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assignats(ăs`ĭgnăts, äsēnyä`), paper currency issued during the French RevolutionFrench Revolution,
political upheaval of world importance in France that began in 1789. Origins of the Revolution
Historians disagree in evaluating the factors that brought about the Revolution.
..... Click the link for more information. . To redeem the huge public debt and to counterbalance the growing deficit, the revolutionary constituent assembly issued (Dec., 1789) treasury notes, called assignats, to the amount of 400 million livres at 5% interest. These were intended as short-term obligations pending the sale of confiscated crown and church land. They were made legal tender in Apr., 1790, and subsequent issues bore no interest. The currency rapidly became inflated. The strigent financial measures during the Reign of TerrorReign of Terror,
1793–94, period of the French Revolution characterized by a wave of executions of presumed enemies of the state. Directed by the Committee of Public Safety, the Revolutionary government's Terror was essentially a war dictatorship, instituted to rule the
..... Click the link for more information. temporarily stabilized the valued of the assignat at one-third of its face value. However by early 1796 the assignats in circulation amounted to less than 1% of their original value; their value did not even cover the cost of printing them. Mandats territoriaux [land notes], adopted in 1796 as a new currency also based on confiscated lands, were also soon depreciated. Inflation stopped only when all paper currency was demonetized and redeemed at the rate of 3,000 livres in assignats or 100 francs in land notes to one franc in gold. On May 21, 1797, all unredeemed assignats were declared void.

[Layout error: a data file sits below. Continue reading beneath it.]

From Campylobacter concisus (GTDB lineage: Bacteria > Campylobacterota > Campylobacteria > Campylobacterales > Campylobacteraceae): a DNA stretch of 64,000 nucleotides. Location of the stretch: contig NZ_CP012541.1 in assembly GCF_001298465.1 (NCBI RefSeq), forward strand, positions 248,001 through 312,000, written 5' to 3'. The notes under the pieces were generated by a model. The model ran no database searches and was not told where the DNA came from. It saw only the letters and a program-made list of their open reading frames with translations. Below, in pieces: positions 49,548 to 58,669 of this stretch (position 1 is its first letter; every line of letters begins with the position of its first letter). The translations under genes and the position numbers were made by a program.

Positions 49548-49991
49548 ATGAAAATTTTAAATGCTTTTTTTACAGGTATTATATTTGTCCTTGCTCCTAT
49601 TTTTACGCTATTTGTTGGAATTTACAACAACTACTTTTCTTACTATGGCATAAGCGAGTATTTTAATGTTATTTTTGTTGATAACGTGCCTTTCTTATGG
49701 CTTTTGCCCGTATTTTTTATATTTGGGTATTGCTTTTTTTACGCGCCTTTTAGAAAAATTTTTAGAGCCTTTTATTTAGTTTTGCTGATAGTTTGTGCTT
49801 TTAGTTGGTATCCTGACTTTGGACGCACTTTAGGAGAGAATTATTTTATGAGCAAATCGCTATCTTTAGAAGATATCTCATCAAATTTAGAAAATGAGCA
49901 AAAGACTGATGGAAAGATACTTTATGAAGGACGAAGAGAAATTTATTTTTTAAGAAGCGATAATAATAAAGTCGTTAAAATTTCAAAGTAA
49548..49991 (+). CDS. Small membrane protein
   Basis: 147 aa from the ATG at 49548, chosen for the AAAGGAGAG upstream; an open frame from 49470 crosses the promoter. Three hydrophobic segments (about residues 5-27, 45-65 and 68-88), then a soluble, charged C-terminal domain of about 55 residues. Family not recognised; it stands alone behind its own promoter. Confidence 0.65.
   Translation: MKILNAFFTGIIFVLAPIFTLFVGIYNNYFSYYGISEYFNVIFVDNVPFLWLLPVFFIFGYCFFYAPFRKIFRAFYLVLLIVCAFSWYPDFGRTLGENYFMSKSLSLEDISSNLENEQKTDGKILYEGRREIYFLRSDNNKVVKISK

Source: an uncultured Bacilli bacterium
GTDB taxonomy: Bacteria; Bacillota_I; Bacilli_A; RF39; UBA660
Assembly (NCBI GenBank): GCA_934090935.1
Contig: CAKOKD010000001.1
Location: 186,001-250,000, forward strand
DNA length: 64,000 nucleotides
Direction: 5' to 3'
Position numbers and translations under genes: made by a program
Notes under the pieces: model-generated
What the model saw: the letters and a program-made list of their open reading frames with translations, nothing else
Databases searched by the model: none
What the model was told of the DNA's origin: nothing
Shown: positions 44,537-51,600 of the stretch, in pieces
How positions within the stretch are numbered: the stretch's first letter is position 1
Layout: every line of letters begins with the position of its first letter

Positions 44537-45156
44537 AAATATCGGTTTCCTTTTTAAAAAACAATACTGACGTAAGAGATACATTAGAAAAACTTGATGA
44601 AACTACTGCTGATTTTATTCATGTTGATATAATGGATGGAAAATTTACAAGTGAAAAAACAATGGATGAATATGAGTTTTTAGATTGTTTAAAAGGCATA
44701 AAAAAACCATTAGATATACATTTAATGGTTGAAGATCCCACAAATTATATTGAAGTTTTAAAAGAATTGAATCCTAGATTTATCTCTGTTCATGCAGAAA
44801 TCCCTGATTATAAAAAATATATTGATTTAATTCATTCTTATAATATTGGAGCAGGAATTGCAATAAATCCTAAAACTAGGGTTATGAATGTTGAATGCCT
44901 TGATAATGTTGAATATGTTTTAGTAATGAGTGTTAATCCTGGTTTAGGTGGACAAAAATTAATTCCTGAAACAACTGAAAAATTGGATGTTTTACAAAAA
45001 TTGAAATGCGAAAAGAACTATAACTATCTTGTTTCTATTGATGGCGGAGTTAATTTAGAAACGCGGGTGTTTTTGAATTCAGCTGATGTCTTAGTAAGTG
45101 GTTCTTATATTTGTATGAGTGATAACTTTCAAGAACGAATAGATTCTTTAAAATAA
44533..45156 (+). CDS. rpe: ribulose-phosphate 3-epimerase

See study by S. E. Harris (1930, repr. 1969).
paper money from the period of the Great French Revolution. Assignats were first issued in 1789 in large notes (10,000 livres), with a total sum of 400 million livres. They were issued as interest-bearing state bonds with an annual interest rate of 3–5 percent, and they were supposed to mature in 1–5 years. These assignats were to be guaranteed by confiscated property, primarily by the lands of royal and ecclesiastical domains. The second issue took place in 1790 (800 million livres), with no interest specified. Assignats were declared to be legal tender, and they began to be issued in various small denominations equivalent to metal coins. The output of assignats, by means of which the evergrowing state expenses were covered, rapidly increased, and this led to catastrophic inflation. In February 17% the issuance of assignats was stopped, and in 1797 a law was adopted that declared all assignats to be voided.